3.3: Performance Management Systems

Sarah Farahdel

Workshop Introduction

Organizations today understand the need to have an effective performance management system (PMS), as a necessity to be successful and drive excellent results. There is still, however, a struggle to be best-in-class due to unstructured measurement processes that are misaligned with key strategic objectives. This presentation will be highly beneficial for engineers to gain a better understanding of the importance of creating effective PMSs, learn effective ways to improve training and development within their job function and gather insight on potential advancements required in data visualization and automation. A case study will be presented, demonstrating the detailed steps taken to create an effective PMS for a Program Management Office at an aerospace company, which resulted in improved performance results, optimized communication strategies, and reduction of costs and resources required.

This talk will:

  • Define Performance Management Systems (PMS’s), outlines their importance for engineers within organizations today, and present the evolution of existing frameworks
  • Demonstrate effective methods of creating metrics tailored to the needs of a team for different levels of the organization
  • Indicate the results of a real case study application, further describing the benefits and disadvantages of integrating sustainable concepts for long-term control
  • Share potential opportunities for future research in the field of performance management as an integration towards sustainability in engineering leadership and management studies

Presenter: Sarah Farahdel

Sarah Farahdel is currently a Program Manager at Bombardier Inc. in the Business Aircraft Aviation division. She has significant experience in continuous improvement consulting, contract negotiations and project management for various industries such as aerospace, health care, retail and manufacturing. Prior to this, she has held multiple roles at Bombardier, both in Montreal and Toronto, within the departments of Supply Chain and Logistics, Procurement and the Program Management Office.  She holds a B.Eng and MASc. in Industrial Engineering from Concordia University in Montreal, Quebec, focusing her research in performance management and applications of Lean Six Sigma to improve decision-making. Throughout her studies and her work, she has been actively involved in Concordia’s student associations and her surrounding community, such as representing as the President of the Women in Engineering (WIE) association at Concordia and the President and Co-founder of The Operations Research Challenge (TORCH) organization, Montreal Chapter.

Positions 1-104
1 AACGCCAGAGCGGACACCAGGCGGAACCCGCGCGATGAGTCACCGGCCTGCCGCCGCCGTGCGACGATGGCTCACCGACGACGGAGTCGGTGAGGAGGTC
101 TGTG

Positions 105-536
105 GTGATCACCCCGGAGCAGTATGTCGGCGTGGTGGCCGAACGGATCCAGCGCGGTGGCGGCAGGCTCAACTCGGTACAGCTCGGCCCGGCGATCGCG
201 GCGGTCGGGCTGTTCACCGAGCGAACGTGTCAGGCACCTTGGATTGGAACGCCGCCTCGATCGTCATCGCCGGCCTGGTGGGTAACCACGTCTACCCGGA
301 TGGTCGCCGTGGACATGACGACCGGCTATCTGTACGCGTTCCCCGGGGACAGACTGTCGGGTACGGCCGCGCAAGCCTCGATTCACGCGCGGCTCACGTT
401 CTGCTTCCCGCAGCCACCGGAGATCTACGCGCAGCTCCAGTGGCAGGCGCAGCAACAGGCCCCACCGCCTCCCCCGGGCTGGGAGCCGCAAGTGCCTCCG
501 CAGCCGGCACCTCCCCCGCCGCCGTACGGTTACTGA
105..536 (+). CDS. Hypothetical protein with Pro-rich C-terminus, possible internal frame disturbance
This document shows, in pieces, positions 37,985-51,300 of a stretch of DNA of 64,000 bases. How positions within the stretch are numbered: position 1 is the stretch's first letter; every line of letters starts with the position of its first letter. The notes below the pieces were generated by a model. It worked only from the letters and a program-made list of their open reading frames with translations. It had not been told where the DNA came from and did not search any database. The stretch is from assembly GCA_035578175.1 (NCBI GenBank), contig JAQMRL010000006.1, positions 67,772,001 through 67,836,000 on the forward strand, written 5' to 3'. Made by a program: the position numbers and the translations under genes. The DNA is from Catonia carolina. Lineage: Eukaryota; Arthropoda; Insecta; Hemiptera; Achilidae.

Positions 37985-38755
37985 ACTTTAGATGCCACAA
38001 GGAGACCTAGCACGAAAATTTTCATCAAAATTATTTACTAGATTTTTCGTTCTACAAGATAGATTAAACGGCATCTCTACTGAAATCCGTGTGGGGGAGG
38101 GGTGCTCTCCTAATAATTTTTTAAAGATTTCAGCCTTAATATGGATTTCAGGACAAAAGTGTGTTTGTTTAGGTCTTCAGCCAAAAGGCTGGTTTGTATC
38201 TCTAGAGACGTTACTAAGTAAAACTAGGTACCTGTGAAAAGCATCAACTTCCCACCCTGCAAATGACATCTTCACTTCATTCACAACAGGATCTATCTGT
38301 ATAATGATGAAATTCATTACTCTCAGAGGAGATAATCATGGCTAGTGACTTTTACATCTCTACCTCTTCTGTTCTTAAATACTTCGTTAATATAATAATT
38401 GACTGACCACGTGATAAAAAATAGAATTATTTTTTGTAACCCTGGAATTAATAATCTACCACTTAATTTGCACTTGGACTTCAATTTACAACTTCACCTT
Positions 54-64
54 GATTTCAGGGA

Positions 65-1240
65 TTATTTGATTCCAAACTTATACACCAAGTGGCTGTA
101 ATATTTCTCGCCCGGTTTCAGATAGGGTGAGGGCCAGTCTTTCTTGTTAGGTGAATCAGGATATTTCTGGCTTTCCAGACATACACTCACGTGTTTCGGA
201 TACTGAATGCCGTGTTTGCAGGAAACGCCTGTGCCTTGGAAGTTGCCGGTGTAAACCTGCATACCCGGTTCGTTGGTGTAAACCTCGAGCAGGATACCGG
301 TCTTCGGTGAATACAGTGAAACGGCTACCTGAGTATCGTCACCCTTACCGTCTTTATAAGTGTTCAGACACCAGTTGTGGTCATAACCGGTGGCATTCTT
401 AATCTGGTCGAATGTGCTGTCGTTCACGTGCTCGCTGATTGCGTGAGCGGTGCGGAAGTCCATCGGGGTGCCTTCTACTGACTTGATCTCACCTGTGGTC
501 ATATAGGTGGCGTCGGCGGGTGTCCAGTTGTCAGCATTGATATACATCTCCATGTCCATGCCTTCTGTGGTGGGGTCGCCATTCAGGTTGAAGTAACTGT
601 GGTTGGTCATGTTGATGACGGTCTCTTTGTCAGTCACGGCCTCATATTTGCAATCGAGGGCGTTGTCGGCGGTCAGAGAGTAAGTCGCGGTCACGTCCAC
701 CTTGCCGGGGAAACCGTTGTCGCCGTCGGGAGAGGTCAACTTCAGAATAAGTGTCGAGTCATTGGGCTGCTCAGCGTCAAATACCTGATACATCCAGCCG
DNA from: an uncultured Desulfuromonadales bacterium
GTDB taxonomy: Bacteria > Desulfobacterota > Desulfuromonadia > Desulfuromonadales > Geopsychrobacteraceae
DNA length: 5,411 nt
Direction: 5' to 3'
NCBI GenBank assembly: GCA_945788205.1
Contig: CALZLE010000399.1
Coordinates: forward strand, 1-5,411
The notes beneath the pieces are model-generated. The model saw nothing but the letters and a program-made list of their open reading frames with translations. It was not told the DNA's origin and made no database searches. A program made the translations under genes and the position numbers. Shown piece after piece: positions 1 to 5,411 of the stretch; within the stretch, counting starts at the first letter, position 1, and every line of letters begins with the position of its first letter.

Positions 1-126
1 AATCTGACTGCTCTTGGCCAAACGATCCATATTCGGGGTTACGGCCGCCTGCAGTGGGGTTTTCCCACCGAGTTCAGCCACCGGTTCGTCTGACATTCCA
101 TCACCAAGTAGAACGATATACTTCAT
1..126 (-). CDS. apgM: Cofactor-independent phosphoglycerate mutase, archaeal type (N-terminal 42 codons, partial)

The content shown is taken from a seminar recording presented by Sarah Farahdel with an accompanying PowerPoint. The full Powerpoint presentation in the seminar can be found by clicking on the link below, which will take you to a google drive folder.

Key Takeaways

  • Organizations need effective frameworks to make correct decisions that match their performance objectives. A Performace Management System (PMS) is a framework that comprises four pillars: Sustainable processes and Results, Organization engineering, leadership behavior, and change management.
  • Performance Management systems are evaluation systems that use continuous processes of identifying and measuring the developing performance of individuals. They can be applied both academically and in industry.
  • Engineers can learn project management skills, allowing them to analyze and improve upon changes, as well as aiding them in organizing their project deliverables. They can communicate more effectively with stakeholders and better measure performance.
  • In order to create an effective PMS, it must be applied to all levels of the organization. It can be broken down into 3 levels: Strategic, Tactical, and Operational. Strategic set the business’ goals and evaluate performance. Tactical allocates resources to meet objectives while Operational executes tasks and tracks commitments relative to their real performance.
  • To create an effective PMS, one must define roles and responsibilities, create unique metrics, perform performance analysis, assess ROI and feedback, and finally control and sustain the established PMS with a control plan. The most important steps are the first and last steps to ensure the system is sustained and roles and responsibilities are known to everyone.